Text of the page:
Today we are joined by author, speaker and the president/co-founder of Authentic Intimacy, Dr. Juli Slattery. We’ve asked her to share some wisdom from her new book Rethinking Sexuality: God’s Design and Why it Matters. For our context, we wanted her to share her heart into how the church can be better equipped to teach about, preach about, and do tangible outreach to those who have been hurt in the past by the church’s actions surrounding the topic of healthy sexuality. Let’s dive right into the great insight she provides.
How does the church restore a safe place for people to engage/learn about healthy sexuality?
The modern church has perhaps never been known as a safe place to engage/learn about healthy sexuality. This is important to recognize because it means that we need build something new, rather than restoring something that once was. The first churches in cities like Rome and Ephesus likely talked quite a bit about sexuality based on Paul’s letters to them. However, the Christian tradition with which most of us are familiar has been that we don’t openly talk about sexuality in church. For the church to be a safe place to learn about healthy sexuality, we have to resolve to begin conversations that our parents and mentors didn’t have with us. Making church a safe place means inviting people to bring their questions and pain without fear of being judged or marginalized. It means having humble leaders who model Christ’s on-going work in their own sexual struggles. It means consistently referring to God’s unchanging truth, regardless of the waves of culture.
(Talking about sexual issues understandably doesn’t feel safe for many Christian leaders. After all, we regularly hear about accusations of inappropriate behavior within churches and parachurch ministries. Creating a safe environment to address sexuality requires healthy accountability and discernment to protect both church leaders and those they are called to serve. It may seem easier to just avoid these topics, but silence is likely to create even more problems as secrets and shame grow in darkness.)
How do you counsel a couple who are not comfortable talking about sexual hurts from their past?
Sexual issues are sensitive and often tap into deep feelings, vulnerabilities, and fears. It may help to acknowledge and normalize the discomfort by saying something like, “This isn’t a topic most people are used to talking about. It can be a little awkward.” It’s also helpful to give reassurance about the confidentiality of your discussion (also explaining limits to confidentiality). Ask good questions that give the couple permission to share. Here are a few questions that will facilitate sharing:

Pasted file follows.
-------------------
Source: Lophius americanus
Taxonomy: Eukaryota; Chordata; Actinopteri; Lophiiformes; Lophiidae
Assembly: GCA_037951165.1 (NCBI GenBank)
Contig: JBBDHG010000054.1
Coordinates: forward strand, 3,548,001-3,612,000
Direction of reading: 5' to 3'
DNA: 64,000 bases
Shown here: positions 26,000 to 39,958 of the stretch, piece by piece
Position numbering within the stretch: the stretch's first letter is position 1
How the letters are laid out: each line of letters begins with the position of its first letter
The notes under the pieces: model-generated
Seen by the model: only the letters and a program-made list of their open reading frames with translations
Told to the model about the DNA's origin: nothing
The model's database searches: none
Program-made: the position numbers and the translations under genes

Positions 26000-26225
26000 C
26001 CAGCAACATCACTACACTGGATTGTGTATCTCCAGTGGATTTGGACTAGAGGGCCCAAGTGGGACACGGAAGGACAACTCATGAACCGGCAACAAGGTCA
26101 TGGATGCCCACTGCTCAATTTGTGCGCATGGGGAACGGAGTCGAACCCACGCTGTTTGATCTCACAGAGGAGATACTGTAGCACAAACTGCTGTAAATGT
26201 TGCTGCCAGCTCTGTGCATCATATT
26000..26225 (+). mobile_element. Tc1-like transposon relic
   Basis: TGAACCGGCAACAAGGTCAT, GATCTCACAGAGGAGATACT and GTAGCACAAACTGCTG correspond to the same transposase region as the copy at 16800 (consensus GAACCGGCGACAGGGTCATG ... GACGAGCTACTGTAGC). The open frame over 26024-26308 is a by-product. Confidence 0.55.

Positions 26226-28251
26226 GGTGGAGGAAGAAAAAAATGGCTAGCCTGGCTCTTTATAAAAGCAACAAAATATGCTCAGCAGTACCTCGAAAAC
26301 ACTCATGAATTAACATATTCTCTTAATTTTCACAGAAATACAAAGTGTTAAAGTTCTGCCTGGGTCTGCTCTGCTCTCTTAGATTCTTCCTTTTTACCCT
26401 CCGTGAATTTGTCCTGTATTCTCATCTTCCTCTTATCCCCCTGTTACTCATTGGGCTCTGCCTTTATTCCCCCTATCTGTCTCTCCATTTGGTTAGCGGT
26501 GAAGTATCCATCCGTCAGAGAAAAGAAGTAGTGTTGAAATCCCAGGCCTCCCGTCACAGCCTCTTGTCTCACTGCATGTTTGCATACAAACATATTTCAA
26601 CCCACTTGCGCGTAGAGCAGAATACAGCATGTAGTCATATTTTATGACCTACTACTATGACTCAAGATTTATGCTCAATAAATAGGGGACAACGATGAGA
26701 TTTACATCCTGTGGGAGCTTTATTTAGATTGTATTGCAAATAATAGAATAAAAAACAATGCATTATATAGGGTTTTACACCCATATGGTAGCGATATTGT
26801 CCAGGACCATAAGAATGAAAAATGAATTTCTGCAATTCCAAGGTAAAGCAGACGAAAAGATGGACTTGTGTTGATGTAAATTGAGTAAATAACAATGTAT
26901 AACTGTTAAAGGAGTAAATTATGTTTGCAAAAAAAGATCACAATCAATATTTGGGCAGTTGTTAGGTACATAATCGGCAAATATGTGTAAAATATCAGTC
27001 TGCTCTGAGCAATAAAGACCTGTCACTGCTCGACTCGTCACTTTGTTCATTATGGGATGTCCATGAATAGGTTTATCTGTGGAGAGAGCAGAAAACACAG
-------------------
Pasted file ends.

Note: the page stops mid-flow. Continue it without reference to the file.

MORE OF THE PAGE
- How has sexual intimacy been a blessing in your marriage?
- What has been the most difficult barrier to sexual intimacy in your marriage?
- What strategies have you tried to address that difficulty?
After asking a question, listen. Allow for silence if one or both are having difficult answering. Give reassurance rather than jumping right to advice. Couples want to know that what they are experience is normal – that other couples have similar struggles.
How can the church begin to reclaim the story of sexuality from the culture around us?
This begins by understanding the power of story or “narrative.” Traditionally, God’s design for sexuality has been presented as a list of do’s and don’t’s (with the emphasis on don’t’s!) The story of God’s design for sexuality is much more compelling than a list of behaviors. This is what I call “the biblical narrative” on sexuality. In the book Rethinking Sexuality I explain in depth this narrative and how it gives us context for why sexuality matters so much to God. Here are four key components to the narrative of sexuality:
- The Purpose: God intentionally created our sexuality as a powerful metaphor of covenant love. Our experience of sexuality was intended to teach us about our need for God, the passionate celebration of His love and the importance of His faithfulness.
- The Problem: Sexuality is continually under attack in the spiritual realm. Satan wants to destroy holy sexuality.
- The Pandemic: We are all sexually broken. Sexual wholeness is not simply the absence of symptoms but a call to steward our sexuality in light of its metaphor of covenant. We all fail to do this at various levels.
- The Promise: Jesus came to redeem every aspect of humanity, including sexuality.
For the church to reclaim the story of sexuality, we have to know it, live it and be missional about passing it on. Rethinking Sexuality presents a model I call “sexual discipleship” that challenges the church to do this.